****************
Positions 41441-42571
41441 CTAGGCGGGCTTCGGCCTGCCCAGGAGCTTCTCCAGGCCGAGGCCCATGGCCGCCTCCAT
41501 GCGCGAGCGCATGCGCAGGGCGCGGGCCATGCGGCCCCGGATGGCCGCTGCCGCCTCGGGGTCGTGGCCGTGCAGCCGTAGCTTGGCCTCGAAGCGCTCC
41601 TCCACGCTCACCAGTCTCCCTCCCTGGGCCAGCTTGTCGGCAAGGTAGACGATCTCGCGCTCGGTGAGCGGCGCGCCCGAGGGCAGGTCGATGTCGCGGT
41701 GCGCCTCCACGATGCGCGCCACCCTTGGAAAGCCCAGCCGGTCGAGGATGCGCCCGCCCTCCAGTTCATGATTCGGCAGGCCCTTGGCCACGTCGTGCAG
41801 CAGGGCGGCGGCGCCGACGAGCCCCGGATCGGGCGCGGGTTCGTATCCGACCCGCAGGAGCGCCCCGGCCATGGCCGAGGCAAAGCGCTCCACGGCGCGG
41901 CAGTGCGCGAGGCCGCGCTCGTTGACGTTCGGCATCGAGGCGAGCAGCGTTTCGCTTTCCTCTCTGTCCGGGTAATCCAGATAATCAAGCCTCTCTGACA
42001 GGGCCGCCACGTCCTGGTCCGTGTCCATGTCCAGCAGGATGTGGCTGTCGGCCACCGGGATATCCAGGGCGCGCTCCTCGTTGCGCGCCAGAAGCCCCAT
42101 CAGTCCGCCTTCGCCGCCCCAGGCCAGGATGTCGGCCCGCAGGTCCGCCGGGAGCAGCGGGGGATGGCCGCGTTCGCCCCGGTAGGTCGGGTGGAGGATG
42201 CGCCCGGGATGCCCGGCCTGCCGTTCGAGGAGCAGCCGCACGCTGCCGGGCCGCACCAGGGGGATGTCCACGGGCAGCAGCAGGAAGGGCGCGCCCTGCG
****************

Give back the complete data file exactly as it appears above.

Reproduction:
Positions 41441-42571
41441 CTAGGCGGGCTTCGGCCTGCCCAGGAGCTTCTCCAGGCCGAGGCCCATGGCCGCCTCCAT
41501 GCGCGAGCGCATGCGCAGGGCGCGGGCCATGCGGCCCCGGATGGCCGCTGCCGCCTCGGGGTCGTGGCCGTGCAGCCGTAGCTTGGCCTCGAAGCGCTCC
41601 TCCACGCTCACCAGTCTCCCTCCCTGGGCCAGCTTGTCGGCAAGGTAGACGATCTCGCGCTCGGTGAGCGGCGCGCCCGAGGGCAGGTCGATGTCGCGGT
41701 GCGCCTCCACGATGCGCGCCACCCTTGGAAAGCCCAGCCGGTCGAGGATGCGCCCGCCCTCCAGTTCATGATTCGGCAGGCCCTTGGCCACGTCGTGCAG
41801 CAGGGCGGCGGCGCCGACGAGCCCCGGATCGGGCGCGGGTTCGTATCCGACCCGCAGGAGCGCCCCGGCCATGGCCGAGGCAAAGCGCTCCACGGCGCGG
41901 CAGTGCGCGAGGCCGCGCTCGTTGACGTTCGGCATCGAGGCGAGCAGCGTTTCGCTTTCCTCTCTGTCCGGGTAATCCAGATAATCAAGCCTCTCTGACA
42001 GGGCCGCCACGTCCTGGTCCGTGTCCATGTCCAGCAGGATGTGGCTGTCGGCCACCGGGATATCCAGGGCGCGCTCCTCGTTGCGCGCCAGAAGCCCCAT
42101 CAGTCCGCCTTCGCCGCCCCAGGCCAGGATGTCGGCCCGCAGGTCCGCCGGGAGCAGCGGGGGATGGCCGCGTTCGCCCCGGTAGGTCGGGTGGAGGATG
42201 CGCCCGGGATGCCCGGCCTGCCGTTCGAGGAGCAGCCGCACGCTGCCGGGCCGCACCAGGGGGATGTCCACGGGCAGCAGCAGGAAGGGCGCGCCCTGCG